America's Neglected Veterans: 1.7 Million Who Served Have No Health Coverage
Many U.S. military veterans lack health insurance and are ineligible for care in Veterans Administration health care facilities. Using two recently released national government surveys--the 2004 Current Population Survey and the 2002 National Health Interview Survey--the authors examined how many veterans are uninsured (lacking health insurance coverage and not receiving care from the VA) and whether uninsured veterans have problems in access to care. In 2003, 1.69 million military veterans neither had health insurance nor received ongoing care at Veterans Health Administration (VHA) hospitals or clinics; the number of uninsured veterans increased by 235,159 since 2000. The proportion of nonelderly veterans who were uninsured rose from 9.9 percent in 2000 to 11.9 percent in 2003. An additional 3.90 million members of veterans' households were also uninsured and ineligible for VHA care. Medicare covered virtually all Korean War and World War II veterans, but 681,808 Vietnam-era veterans were uninsured (8.7 percent of the 7.85 million Vietnam-era vets). Among the 8.27 million veterans who served during "other eras" (including the Persian Gulf War), 12.1 percent (999,548) lacked health coverage. A disturbingly high number of veterans reported problems in obtaining needed medical care. By almost any measure, uninsured veterans had as much trouble getting medical care as other uninsured persons. Thus millions of U.S. veterans and their family members are uninsured and face grave difficulties in gaining access to even the most basic medical care.
- "" For noncareer veterans , the VHA operates a complicated system of eligibility requirements to stay within its annual capped budget. Although this budget and the number of enrollees have increased considerably over the last decade, 1.7 million veterans were estimated to be without either any other form of insurance or health care from the VHA, and 3.9 million members of veterans' families had no health insurance and were ineligible for VHA care (Woolhandler et al.: 2005). Medicaid also performs badly for this criterion: 13.7 million or 37 percent of nonelderly persons defined as poor had no health insurance in 2002, and 12.3 million or 28 percent of near-poor persons were in the same position (Kaiser Commission on Medicaid and the Uninsured 2004). "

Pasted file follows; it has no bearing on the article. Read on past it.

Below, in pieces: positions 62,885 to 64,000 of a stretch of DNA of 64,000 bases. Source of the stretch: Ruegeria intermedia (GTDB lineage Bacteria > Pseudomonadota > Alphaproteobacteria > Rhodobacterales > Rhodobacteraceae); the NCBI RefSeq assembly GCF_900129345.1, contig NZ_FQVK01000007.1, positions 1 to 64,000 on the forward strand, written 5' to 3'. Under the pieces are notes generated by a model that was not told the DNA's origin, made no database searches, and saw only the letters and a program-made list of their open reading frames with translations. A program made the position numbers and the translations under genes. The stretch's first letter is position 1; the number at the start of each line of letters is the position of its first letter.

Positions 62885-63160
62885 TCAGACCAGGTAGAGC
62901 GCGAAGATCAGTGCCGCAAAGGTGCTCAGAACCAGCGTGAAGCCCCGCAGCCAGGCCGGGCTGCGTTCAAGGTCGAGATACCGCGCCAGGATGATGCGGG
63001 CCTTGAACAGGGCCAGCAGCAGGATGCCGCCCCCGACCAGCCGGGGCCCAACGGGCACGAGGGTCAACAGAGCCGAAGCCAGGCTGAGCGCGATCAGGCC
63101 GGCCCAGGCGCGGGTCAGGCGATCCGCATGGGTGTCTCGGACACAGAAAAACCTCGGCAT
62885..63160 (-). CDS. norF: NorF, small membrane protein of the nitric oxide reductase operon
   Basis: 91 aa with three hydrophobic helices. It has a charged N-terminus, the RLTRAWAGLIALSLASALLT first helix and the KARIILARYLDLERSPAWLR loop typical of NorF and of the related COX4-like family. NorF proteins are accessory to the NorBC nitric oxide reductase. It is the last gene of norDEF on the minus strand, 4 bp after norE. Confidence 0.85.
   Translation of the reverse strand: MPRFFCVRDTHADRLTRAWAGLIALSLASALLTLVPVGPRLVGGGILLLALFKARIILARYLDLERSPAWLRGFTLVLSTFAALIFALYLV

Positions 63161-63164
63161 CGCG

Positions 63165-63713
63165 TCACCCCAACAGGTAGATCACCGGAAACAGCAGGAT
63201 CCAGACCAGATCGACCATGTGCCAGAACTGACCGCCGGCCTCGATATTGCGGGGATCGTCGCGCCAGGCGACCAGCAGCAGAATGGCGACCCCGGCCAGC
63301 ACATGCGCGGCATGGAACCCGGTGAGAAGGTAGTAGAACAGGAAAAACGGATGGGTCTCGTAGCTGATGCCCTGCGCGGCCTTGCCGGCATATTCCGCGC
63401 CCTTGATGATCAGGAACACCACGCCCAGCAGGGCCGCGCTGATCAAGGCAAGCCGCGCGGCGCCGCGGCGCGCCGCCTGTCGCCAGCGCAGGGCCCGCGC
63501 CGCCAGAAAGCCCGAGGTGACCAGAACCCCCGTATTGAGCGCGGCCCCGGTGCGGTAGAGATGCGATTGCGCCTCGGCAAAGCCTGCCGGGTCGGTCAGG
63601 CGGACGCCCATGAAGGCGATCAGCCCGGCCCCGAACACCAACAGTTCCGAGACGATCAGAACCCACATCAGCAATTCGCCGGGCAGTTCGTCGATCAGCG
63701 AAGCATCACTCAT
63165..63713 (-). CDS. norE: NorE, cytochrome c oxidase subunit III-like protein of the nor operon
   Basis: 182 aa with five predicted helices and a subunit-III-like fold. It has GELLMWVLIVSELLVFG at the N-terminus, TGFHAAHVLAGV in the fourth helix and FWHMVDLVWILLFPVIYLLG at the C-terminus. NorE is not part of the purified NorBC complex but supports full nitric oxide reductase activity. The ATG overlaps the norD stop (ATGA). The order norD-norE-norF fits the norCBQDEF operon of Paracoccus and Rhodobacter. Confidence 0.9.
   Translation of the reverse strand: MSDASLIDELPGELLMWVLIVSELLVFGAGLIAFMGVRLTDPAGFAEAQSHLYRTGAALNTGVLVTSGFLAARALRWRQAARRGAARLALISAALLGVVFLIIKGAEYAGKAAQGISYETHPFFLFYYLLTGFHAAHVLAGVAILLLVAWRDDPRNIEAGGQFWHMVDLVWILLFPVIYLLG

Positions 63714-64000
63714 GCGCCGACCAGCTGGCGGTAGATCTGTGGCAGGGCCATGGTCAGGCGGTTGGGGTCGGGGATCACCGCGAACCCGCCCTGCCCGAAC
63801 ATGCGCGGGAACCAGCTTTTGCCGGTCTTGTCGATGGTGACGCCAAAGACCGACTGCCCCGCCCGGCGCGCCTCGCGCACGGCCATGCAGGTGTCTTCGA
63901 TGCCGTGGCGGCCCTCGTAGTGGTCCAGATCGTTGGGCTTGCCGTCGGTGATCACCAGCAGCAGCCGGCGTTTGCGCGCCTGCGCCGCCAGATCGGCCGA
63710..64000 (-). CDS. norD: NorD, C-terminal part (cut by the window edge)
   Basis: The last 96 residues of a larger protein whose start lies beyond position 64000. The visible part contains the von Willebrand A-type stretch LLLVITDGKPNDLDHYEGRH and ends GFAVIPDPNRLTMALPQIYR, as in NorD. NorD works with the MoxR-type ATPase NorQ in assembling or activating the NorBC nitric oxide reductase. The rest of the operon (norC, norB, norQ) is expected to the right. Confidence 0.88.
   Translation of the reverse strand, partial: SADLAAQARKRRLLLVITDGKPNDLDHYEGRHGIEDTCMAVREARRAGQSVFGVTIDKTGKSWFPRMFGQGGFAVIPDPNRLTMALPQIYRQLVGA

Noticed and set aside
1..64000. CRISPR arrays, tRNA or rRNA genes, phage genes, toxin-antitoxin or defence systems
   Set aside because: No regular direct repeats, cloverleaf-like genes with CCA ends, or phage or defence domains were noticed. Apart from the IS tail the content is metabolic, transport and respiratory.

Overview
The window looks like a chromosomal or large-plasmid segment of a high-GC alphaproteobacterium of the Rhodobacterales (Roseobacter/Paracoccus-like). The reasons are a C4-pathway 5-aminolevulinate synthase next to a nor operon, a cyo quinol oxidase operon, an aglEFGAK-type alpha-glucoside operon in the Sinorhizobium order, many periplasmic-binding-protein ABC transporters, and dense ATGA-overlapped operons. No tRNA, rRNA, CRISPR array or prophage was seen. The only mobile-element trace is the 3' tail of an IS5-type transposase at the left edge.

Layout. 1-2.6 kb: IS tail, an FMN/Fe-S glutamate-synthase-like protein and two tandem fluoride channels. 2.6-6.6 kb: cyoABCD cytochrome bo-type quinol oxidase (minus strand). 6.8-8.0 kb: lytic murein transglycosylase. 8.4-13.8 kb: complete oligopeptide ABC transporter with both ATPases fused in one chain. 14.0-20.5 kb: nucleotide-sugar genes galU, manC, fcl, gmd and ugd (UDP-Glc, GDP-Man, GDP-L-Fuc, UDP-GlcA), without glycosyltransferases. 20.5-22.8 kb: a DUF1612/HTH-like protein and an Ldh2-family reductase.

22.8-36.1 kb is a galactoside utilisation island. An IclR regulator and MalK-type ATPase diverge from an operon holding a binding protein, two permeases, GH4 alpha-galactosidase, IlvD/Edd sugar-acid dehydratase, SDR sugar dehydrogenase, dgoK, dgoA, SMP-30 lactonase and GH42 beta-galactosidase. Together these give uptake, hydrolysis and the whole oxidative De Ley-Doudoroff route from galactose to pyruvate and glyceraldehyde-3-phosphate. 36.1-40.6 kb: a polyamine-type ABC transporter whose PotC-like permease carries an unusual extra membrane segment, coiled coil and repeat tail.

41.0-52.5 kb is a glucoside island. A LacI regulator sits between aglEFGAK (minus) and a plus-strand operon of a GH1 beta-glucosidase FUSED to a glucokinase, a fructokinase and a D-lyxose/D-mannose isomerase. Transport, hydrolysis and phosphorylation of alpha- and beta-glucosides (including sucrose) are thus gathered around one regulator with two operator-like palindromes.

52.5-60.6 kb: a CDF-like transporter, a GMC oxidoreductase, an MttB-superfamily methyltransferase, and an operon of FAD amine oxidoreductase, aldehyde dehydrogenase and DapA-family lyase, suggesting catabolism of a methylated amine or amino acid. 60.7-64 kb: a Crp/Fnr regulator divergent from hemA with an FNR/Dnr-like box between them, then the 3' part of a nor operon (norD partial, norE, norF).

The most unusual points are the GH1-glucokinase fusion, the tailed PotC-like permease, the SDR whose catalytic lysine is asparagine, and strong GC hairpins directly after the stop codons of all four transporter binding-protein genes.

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ABSTRACT: This article examines the meaning of federalism for health care financing (HCF) and is based on two considerations. First, federal institutions are embedded in their national context and interact with them. The design and performance of HCF policy will be influenced by contexts, the workings of the federal institutions, and the interactions of these institutions with different elements of the context. This article unravels these influences. Second, there is no unique model of federalism, and so we have to specify the particular form to which we refer. The examination of the influence of federalism and its context on HCF policy is facilitated by using a transnational comparative approach, and this article examines four mature federations: the United States, Australia, Canada, and Germany. The relatively poor performance of the U.S. HCF system seems associated with the fact that it operates in a context markedly less benign than those of the other national HCF systems. Heterogeneity of context appears also to have contributed to important differences between the United States and the other countries in the design of HCF policies. An analysis of how federalism works in practice suggests that, while U.S. federalism may be overall less favorable to the development of well-functioning HCF policies, the inferior performance of these policies is to be principally attributed to context.
Available from: ncbi.nlm.nih.gov
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ABSTRACT: The objectives of this study were to: (1) examine veteran reliance on health services provided by the Veterans Health Administration (VA), (2) describe the characteristics of veterans who receive VA care, and (3) report rates of uninsurance among veterans and characteristics of uninsured veterans.
The authors analyzed data from the 2000 Behavioral Risk Factor Surveillance System. Using bivariate and multivariate analyses, the association of veteran's demographic characteristics, health insurance coverage, and use of VA services were examined. Veterans not reporting VA coverage and having no other source of health insurance were considered uninsured.
Among veteran respondents, 6.2% reported receiving all of their health care at the VA, 6.9% reported receiving some of their health care at the VA, and 86.9% did not use VA health care. Poor, less-educated, and minority veterans were more likely to receive all of their health care at the VA. Veterans younger than age 65 who utilized the VA for all of their health care also reported coverage with either private insurance (42.6%) or Medicare (36.3%). Of the veterans younger than age 65, 8.6% (population estimate: 1.3 million individuals) were uninsured. Uninsured veterans were less likely to be able to afford a doctor or see a doctor within the last year.
Veterans who utilized the VA for all of their health care were more likely to be from disadvantaged groups. A large number of veterans who could use VA services were uninsured. They should be targeted for VA enrollment given the detrimental clinical effects of being uninsured.
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